Often our government is more interested in the food industry interests than the public’s health. This is one reason that food companies have been allowed to market directly to children. Marketing directly to children benefits the food industry in three major ways: 1) kids recognize brands, 2) kids know how to pester their parents enough to buy these products, and 3) kids start to believe that they require special foods that are different from adult food. This issue may soon be played out in the courts as there is currently an impending lawsuit against Kelloggs for marketing to children. Our government covers its bases on food issues by providing the food pyramid, which doesn’t actually tell you what to eat and emphasizes activity over food choices.

In closing, Dr. Nestle discussed how the public would like simplicity in their food choices and she mentioned her forthcoming book entitled, “What to Eat”.

China’s Tobacco Control Policy at the Crossroads
Dr. Teh-Wei Hu, Professor Emeritus of Public Health
Synopsis by Lesliam Quirós, Ph.D. student

Dr. Hu’s talk on tobacco control in China raises many important issues. One such issue is the role of government in implementing public health initiatives. As public health professionals we make recommendations which we believe will improve the quality of life of individuals, however, we sometimes fail to consider the challenges in implementing our recommendations such as financial burdens involved, which populations will be negatively affected by public health programs and the role of other parties, such as government, in implementing these initiatives.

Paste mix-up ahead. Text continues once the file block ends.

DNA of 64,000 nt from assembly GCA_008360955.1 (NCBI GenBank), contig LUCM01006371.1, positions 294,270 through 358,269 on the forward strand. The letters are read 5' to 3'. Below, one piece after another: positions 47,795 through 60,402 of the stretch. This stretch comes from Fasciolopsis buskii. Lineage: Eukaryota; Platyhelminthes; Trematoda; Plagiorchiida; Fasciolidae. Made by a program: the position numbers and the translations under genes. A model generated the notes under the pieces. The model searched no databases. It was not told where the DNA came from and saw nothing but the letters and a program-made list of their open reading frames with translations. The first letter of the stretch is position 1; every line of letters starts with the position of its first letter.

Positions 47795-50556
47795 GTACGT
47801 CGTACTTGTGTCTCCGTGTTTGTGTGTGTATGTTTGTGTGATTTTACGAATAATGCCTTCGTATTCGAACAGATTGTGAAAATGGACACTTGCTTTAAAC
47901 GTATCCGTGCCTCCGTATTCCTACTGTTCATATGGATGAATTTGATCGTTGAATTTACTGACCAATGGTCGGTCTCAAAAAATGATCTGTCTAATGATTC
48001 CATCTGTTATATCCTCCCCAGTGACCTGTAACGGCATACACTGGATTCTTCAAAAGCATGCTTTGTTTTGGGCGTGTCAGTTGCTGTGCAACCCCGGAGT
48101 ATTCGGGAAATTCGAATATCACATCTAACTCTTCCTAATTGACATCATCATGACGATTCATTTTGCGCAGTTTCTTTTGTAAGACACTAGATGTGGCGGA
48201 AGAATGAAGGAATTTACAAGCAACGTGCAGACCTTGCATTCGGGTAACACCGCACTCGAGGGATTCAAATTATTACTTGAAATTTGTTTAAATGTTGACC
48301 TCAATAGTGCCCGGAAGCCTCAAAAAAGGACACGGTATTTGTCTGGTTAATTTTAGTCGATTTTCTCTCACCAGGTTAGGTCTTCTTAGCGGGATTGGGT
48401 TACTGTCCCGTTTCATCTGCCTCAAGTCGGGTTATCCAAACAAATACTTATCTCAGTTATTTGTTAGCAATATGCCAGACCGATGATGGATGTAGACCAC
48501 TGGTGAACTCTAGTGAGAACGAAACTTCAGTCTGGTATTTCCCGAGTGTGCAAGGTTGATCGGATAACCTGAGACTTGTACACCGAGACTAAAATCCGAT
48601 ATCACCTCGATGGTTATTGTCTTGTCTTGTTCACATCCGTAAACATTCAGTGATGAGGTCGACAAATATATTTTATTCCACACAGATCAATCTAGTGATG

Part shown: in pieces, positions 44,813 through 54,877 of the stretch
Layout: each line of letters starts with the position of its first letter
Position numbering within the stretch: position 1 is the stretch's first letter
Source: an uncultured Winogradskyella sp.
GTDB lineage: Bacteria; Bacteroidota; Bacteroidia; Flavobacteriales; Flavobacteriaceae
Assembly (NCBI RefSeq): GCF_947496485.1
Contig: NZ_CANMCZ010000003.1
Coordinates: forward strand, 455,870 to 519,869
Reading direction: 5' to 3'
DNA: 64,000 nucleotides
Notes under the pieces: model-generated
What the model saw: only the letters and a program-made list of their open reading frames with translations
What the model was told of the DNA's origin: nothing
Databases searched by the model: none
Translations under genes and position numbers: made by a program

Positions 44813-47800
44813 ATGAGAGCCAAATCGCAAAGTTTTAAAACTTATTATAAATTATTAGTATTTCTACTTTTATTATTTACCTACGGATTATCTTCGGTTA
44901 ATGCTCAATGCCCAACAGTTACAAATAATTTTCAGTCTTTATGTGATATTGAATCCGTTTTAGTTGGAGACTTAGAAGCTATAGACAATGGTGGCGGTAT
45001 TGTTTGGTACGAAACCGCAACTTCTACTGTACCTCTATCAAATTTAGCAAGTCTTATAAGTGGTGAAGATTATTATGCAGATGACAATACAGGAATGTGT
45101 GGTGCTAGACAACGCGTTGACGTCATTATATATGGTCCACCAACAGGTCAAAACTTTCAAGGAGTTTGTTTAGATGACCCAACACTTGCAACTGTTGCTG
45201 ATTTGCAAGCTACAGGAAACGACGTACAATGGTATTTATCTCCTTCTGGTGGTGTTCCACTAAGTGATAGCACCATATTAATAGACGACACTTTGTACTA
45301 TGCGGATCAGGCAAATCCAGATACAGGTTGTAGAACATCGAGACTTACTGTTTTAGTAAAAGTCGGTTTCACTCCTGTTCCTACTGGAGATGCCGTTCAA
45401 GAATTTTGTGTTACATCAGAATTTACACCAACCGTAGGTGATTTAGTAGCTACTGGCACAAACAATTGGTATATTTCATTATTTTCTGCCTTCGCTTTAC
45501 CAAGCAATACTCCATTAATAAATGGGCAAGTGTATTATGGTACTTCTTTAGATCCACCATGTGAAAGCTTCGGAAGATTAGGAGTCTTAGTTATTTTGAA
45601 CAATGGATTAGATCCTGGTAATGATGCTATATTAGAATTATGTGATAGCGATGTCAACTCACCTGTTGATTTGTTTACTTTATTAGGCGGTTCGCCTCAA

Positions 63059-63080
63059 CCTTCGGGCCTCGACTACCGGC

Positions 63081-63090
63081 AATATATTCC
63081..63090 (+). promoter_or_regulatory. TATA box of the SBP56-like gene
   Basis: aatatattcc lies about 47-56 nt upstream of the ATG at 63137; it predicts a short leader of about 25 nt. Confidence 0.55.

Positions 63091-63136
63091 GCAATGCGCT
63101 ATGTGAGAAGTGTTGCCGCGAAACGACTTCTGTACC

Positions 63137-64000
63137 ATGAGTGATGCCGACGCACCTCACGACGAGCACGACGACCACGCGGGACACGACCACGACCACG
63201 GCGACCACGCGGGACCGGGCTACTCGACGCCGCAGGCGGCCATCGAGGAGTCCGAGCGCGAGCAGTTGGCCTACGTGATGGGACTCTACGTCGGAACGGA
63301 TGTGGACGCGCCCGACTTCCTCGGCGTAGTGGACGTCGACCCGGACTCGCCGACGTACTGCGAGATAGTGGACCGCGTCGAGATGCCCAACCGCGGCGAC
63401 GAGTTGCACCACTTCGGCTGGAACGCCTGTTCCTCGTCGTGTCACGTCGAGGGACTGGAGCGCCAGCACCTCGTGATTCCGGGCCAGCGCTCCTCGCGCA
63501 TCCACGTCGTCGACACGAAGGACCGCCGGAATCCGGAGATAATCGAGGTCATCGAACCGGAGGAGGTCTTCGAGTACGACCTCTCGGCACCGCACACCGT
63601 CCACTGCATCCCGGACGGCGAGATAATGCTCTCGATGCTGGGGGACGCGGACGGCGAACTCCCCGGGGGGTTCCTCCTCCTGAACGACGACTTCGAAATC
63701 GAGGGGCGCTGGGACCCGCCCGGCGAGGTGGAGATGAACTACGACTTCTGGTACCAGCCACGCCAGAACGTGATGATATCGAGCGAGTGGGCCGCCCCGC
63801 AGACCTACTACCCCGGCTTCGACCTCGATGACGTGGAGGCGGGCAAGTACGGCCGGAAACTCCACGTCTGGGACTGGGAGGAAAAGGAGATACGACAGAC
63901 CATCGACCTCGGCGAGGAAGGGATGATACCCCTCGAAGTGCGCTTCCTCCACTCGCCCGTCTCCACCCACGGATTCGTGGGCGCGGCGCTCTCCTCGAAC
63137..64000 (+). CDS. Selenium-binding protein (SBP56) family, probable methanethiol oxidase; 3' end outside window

In the case of China, implementing tobacco control policy is a challenge since the government controls all tobacco leaf production and pricing. Tobacco is also the main revenue source for many provinces in this country. Thus, a ban on tobacco production may not be a feasible means by which to reduce exposure to ETS and improve health. As public health professionals we must work collectively with other researchers, health organizations, local and state government officials, policy analysts, and economists to arrive at feasible solutions that will improve public health and be acceptable to all of the major party players involved as they will be instrumental in the success or failure of the public health initiatives. Balancing short term economic loss against long term health effects of tobacco is a challenge much like other emerging issues in public health. As public health officials we need to focus not only on the solutions to problems affecting public health but also on the implications of these initiatives on a larger scale.